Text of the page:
Proving the Business Case for the Internet of Things

STM electronic compass improves accuracy for fitness trackers

Steve Rogerson
May 17, 2016



Fitness trackers, other wearables and smartphones could get better at guiding users and mapping their sporting achievements even where satellite navigation cannot work, using an electronic compass from ST Microelectronics.
 
Fitness-tracking smartphone apps, smartwatches and bands need continuous location data for mapping and recording, and accuracy is critical for wearers who like to monitor their progress and share achievements online. A built-in e-compass helps calculate location when satellite signals are unavailable, such as inside buildings or when running or cycling under tree cover. However, these can give errors of about 10Ëš in latitudes such as northern Italy or northern California. This can put the user off course by 150m or more in every 1km travelled.
 
STM’s LSM303AGR e-compass is claimed to cut the heading error to less than 4Ëš, using the Swiss company’s proprietary technology for manufacturing high-accuracy magnetic sensors. This enhanced accuracy combined with low-power operation makes it suitable for high-precision pedestrian dead reckoning (PDR) on mobile devices.
 
The device also enhances dead-reckoning accuracy in applications such as automotive navigation, and maintains accuracy over the full temperature range from -40 to +85ËšC.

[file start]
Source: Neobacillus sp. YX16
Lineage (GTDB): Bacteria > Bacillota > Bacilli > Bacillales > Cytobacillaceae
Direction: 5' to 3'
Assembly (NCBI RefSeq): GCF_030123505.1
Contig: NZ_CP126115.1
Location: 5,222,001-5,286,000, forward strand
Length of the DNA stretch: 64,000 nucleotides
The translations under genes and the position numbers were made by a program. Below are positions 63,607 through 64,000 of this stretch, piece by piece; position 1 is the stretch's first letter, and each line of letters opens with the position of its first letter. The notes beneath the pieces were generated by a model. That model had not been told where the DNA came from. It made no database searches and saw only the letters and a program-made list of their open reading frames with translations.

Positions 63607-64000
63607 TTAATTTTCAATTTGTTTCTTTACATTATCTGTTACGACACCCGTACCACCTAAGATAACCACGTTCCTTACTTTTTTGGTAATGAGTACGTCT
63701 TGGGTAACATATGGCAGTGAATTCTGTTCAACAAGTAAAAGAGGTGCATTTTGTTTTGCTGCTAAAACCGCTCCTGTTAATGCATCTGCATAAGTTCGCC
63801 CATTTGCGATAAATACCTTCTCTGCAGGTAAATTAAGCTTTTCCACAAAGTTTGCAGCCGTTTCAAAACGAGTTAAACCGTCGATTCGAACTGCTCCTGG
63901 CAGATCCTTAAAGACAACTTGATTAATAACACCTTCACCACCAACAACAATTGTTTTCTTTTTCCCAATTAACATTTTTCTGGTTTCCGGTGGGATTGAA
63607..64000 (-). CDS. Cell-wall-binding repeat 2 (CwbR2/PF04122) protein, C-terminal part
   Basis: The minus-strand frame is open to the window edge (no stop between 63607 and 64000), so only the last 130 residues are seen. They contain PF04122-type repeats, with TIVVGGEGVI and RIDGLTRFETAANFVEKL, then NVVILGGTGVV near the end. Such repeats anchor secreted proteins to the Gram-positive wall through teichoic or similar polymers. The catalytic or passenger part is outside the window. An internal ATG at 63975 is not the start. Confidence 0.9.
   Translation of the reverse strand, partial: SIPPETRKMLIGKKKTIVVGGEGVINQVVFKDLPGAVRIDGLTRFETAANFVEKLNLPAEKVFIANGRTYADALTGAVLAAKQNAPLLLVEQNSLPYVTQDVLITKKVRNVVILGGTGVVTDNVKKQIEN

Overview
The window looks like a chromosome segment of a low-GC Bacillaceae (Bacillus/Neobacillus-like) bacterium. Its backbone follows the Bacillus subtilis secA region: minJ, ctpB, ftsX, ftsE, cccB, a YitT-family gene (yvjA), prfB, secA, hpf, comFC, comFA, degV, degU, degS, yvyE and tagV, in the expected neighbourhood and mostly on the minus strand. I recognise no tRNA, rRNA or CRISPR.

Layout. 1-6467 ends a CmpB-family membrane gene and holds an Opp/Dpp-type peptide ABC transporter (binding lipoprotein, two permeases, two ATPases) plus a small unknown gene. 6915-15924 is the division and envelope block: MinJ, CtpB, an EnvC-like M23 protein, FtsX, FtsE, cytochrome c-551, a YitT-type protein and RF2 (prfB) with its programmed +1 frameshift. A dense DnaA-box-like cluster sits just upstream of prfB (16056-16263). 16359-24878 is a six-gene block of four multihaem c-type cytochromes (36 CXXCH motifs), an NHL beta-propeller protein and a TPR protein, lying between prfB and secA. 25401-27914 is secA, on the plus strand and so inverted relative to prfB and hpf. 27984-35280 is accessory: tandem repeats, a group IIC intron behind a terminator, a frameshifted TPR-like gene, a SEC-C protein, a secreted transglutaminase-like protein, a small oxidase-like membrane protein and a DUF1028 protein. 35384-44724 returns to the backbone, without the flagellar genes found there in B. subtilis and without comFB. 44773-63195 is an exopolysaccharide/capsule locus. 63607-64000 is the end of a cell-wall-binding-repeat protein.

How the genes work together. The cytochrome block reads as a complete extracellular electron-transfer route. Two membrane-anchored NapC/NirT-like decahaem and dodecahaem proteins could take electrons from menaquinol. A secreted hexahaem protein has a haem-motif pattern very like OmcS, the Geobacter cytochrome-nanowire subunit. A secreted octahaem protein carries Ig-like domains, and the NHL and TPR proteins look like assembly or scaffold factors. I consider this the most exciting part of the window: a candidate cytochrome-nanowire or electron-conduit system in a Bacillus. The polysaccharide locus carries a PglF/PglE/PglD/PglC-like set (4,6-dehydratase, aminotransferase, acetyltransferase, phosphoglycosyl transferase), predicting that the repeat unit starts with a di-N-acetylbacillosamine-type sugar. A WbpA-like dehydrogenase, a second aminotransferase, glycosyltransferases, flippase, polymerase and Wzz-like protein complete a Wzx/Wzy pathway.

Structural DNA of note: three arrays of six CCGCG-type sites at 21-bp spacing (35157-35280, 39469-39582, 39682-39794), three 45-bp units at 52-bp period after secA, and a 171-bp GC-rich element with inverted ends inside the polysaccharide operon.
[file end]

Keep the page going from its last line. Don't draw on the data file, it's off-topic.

“The industry-leading technology behind STM’s new e-compass further extends our lead in MEMS sensing for positioning and motion detection in consumer devices,” said Andrea Onetti, group vice president at ST Microelectronics. “High-precision PDR, enabled by this device, will significantly enhance the user experience delivered by apps including fitness trackers and personal navigation on smartphones and devices like smart watches, which IHS predicts will exceed 100 million units by 2020.”
 
The e-compass is available now, packaged as a 2 by 2 by 1mm 12-lead LGA package.
 
As an all-in-one e-compass IC fabricated on a single die, the device combines a three-axis MEMS accelerometer using the company’s Thelma (thick epi-poly layer for microactuators and accelerometers) technology and a compact three-axis anisotropic magneto-resistive (AMR) sensor that delivers higher sensitivity and lower noise than conventional Hall sensors.
 
The AMR manufacturing process technology gives the device temperature stability compared with using giant magneto-resistive (GMR) or tunnel magneto-resistive (TMR) technology. The AMR sensor also has high dynamic range, which contributes to the device’s accuracy by preventing magnetic saturation in areas of high ambient-field strength.
 
Magnetic-sensing accuracy has been field tested at various latitudes and the company claims it did better than current e-compass ICs and pure magnetic sensors.